The variety of marsh habitats available in the estuary and estuary-river ecotone provides for the expression of salmonid life-history diversity (Fig. 1) (Bottom and others 2005a; Hayes and others 2008; Jones and others 2008; Miller and Sadro 2003; Reimers 1973; Volk and others 2010). Estuarine areas are also a key transition zone for all migrating juveniles to shift osmoregulation from fresh to saltwater (Magnusson and Hilborn 2003; McCormick and Saunders 1987), which is necessary for ocean survival. Depending on the species or life-history strategy, rearing salmonids will occupy estuarine habitats for weeks to months at a time (Bond and others 2008; Bottom and others 2005a; Hering and others 2010; Levy and Northcote 1982). Small juveniles generally forage in near-shore habitats that include salt marshes, tidal creeks, and intertidal flats (Gray and others 2002; Jones and others 2008; Levy and Northcote 1982). Distributary channels in near proximity to wetland edge habitat are particularly important foraging and refuge areas (Bottom and others 2005a).
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Fig. 1

Generalized anadromous salmonid life-history diversity facilitated by available estuarine habitat

For a variety of reasons, recovery planning for Pacific salmon has placed less focus on estuaries than on streams or oceans. Bottom and others (2009) identified the institutional and academic boundaries that have precluded due consideration of estuarine ecosystems in the recovery of imperiled populations of salmon. With most salmon biologists studying freshwater habitat, and few investigating saline systems, the focus of restoration has been on what the science knows best, freshwater (Bottom and others 2009). Freshwater habitat in much of the Oregon Coastal Province, as in many other coastal areas, has been compromised through anthropogenic activities that reduced habitat connectivity, altered geomorphic processes, and changed natural disturbance regimes (Lichatowich 1999; Folke and others 2004; Flitcroft and others 2012; Koski 2009; Reeves and others 1995). Strong evidence of the critical importance of estuaries in maintaining life-history diversity has often been overlooked in fish population recovery planning (Bottom and others 2005b). The role of estuaries for juvenile salmonids may be as simple conduits that provide for a gradual transition between fresh and salt water. However, estuaries with diverse habitats offer rich food sources, as well as refuge from predators for juvenile salmon that may rear within them for extended periods. Regardless of the amount of time that juvenile salmon stay in an estuary, one fact is certain: all salmon will experience estuary conditions at least twice in their lifetimes.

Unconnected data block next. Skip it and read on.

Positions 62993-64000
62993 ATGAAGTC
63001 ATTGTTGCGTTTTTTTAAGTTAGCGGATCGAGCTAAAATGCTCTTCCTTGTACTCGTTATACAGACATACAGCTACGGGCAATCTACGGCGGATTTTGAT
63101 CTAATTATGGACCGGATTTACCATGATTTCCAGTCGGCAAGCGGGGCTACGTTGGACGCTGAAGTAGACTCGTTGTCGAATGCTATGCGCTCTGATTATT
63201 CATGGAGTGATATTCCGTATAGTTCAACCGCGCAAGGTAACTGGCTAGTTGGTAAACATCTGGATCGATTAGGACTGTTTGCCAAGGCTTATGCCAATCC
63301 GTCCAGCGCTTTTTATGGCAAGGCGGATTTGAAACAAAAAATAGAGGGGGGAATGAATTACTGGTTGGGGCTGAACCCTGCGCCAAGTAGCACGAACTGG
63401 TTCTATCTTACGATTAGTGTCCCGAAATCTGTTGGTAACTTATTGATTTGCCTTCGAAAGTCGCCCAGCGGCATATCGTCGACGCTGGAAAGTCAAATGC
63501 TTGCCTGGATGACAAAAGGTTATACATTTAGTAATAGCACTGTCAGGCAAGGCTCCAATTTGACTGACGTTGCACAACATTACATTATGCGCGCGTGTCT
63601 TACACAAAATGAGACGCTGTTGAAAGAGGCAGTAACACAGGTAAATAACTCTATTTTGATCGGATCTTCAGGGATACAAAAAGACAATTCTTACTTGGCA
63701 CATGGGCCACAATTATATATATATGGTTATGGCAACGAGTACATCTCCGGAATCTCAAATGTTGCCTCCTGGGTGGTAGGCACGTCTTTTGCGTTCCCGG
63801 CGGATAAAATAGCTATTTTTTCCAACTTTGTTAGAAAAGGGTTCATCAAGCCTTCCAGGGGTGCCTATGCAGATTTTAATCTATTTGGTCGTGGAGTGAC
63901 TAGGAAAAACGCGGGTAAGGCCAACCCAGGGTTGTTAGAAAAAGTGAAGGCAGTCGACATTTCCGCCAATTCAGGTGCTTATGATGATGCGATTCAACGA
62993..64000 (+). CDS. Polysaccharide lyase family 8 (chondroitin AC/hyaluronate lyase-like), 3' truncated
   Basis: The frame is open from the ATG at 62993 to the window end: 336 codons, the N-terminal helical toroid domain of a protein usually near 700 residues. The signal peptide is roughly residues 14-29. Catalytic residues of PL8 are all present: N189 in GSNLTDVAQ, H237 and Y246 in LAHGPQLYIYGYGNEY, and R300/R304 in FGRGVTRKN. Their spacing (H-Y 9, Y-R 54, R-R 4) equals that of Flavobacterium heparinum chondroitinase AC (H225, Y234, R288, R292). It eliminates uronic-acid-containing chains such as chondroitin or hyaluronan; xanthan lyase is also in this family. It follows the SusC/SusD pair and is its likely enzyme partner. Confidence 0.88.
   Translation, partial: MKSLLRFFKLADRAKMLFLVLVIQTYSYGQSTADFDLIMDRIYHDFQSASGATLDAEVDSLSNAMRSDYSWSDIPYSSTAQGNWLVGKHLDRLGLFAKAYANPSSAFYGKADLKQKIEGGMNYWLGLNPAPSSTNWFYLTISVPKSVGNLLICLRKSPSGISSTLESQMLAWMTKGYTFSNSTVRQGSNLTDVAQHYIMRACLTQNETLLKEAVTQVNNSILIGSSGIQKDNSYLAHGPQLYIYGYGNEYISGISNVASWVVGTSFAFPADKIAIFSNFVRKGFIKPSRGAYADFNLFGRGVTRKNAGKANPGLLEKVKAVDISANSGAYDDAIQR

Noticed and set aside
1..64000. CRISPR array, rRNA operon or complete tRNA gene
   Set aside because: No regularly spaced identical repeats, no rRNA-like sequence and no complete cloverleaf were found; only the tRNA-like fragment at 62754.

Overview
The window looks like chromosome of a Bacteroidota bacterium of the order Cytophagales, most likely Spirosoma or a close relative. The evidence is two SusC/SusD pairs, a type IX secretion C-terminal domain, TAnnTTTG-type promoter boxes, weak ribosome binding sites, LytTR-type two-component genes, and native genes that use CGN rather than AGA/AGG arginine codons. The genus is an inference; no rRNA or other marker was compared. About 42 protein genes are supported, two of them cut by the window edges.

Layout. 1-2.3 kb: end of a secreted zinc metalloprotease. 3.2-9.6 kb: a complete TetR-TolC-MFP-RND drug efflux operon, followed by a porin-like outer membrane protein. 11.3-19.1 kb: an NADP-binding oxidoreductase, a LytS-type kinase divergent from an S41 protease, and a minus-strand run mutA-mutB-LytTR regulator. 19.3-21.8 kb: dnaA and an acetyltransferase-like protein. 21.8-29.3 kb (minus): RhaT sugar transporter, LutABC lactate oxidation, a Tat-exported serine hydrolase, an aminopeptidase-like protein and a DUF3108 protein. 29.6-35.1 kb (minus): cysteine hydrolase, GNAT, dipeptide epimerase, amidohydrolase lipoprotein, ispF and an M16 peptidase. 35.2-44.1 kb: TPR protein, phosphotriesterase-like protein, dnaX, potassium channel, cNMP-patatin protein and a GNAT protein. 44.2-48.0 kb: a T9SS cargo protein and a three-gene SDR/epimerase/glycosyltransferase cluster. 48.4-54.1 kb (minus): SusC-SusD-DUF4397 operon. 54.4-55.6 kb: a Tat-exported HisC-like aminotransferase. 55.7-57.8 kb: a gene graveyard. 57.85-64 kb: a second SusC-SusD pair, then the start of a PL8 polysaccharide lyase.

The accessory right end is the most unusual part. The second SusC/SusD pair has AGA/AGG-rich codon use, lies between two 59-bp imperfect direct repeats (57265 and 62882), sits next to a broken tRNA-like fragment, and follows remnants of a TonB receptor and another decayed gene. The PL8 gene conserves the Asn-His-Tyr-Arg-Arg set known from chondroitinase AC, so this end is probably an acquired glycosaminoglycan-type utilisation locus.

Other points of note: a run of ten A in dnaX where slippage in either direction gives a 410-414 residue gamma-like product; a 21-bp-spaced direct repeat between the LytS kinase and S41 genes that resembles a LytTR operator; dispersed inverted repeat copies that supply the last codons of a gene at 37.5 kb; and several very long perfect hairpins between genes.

Rising sea levels are a key process by which climate change may affect estuarine habitats for salmon. Climate change may alter mean sea level through changes in global temperature and precipitation regimes (Bindoff and others 2007). The International Panel on Climate Change has estimated increases in global mean sea level to range from 0.18 to 0.59 m by the year 2100 (Bindoff and others 2007). Although the predictions of potential changes in global mean sea level have varied, recent studies that include models of predicted thermal changes (Mote and Salathé 2010; Vermeer and Rahmstorf 2009) or changes in ice flow and glacial conditions (Pfeffer and others 2008) propose that increases of up to 2.0 m are possible. It is also possible that tectonic changes along some coastlines may occur at rates that mitigate for rising sea level, or potentially exacerbate its effect (Committee on Sea Level Rise in California, Oregon, and Washington, prepublication 2012). Sea-level rise associated with climate change has the potential to alter the availability, configuration, and location of habitats in the estuary and estuary-river ecotone by flooding current habitats and pushing the edge of saltwater intrusion further upstream (Craft and others 2009; Glick and others 2007). These locations supply habitat critical to rearing salmonids (Koski 2009).